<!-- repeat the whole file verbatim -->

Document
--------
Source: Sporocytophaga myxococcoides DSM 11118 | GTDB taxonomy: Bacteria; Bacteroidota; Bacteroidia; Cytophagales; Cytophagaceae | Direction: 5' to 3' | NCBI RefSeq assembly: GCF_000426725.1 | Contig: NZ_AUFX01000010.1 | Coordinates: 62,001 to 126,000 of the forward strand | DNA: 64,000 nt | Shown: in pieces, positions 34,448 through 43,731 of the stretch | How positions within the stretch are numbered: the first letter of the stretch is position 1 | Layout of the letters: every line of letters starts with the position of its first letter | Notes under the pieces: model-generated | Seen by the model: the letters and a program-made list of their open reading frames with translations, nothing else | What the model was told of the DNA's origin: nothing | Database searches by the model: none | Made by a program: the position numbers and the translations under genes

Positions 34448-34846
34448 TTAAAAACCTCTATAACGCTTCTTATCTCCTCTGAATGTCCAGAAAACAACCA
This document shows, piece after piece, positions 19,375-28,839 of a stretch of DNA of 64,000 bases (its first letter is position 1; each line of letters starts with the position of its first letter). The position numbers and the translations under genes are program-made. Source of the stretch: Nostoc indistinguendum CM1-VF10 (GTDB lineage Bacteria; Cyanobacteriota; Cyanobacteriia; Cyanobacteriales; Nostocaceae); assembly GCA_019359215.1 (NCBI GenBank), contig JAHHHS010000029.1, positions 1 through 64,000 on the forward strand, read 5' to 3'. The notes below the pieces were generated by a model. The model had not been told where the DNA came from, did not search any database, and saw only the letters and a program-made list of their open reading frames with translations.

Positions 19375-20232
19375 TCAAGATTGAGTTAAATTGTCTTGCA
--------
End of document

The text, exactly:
Source: Sporocytophaga myxococcoides DSM 11118 | GTDB taxonomy: Bacteria; Bacteroidota; Bacteroidia; Cytophagales; Cytophagaceae | Direction: 5' to 3' | NCBI RefSeq assembly: GCF_000426725.1 | Contig: NZ_AUFX01000010.1 | Coordinates: 62,001 to 126,000 of the forward strand | DNA: 64,000 nt | Shown: in pieces, positions 34,448 through 43,731 of the stretch | How positions within the stretch are numbered: the first letter of the stretch is position 1 | Layout of the letters: every line of letters starts with the position of its first letter | Notes under the pieces: model-generated | Seen by the model: the letters and a program-made list of their open reading frames with translations, nothing else | What the model was told of the DNA's origin: nothing | Database searches by the model: none | Made by a program: the position numbers and the translations under genes

Positions 34448-34846
34448 TTAAAAACCTCTATAACGCTTCTTATCTCCTCTGAATGTCCAGAAAACAACCA
This document shows, piece after piece, positions 19,375-28,839 of a stretch of DNA of 64,000 bases (its first letter is position 1; each line of letters starts with the position of its first letter). The position numbers and the translations under genes are program-made. Source of the stretch: Nostoc indistinguendum CM1-VF10 (GTDB lineage Bacteria; Cyanobacteriota; Cyanobacteriia; Cyanobacteriales; Nostocaceae); assembly GCA_019359215.1 (NCBI GenBank), contig JAHHHS010000029.1, positions 1 through 64,000 on the forward strand, read 5' to 3'. The notes below the pieces were generated by a model. The model had not been told where the DNA came from, did not search any database, and saw only the letters and a program-made list of their open reading frames with translations.

Positions 19375-20232
19375 TCAAGATTGAGTTAAATTGTCTTGCA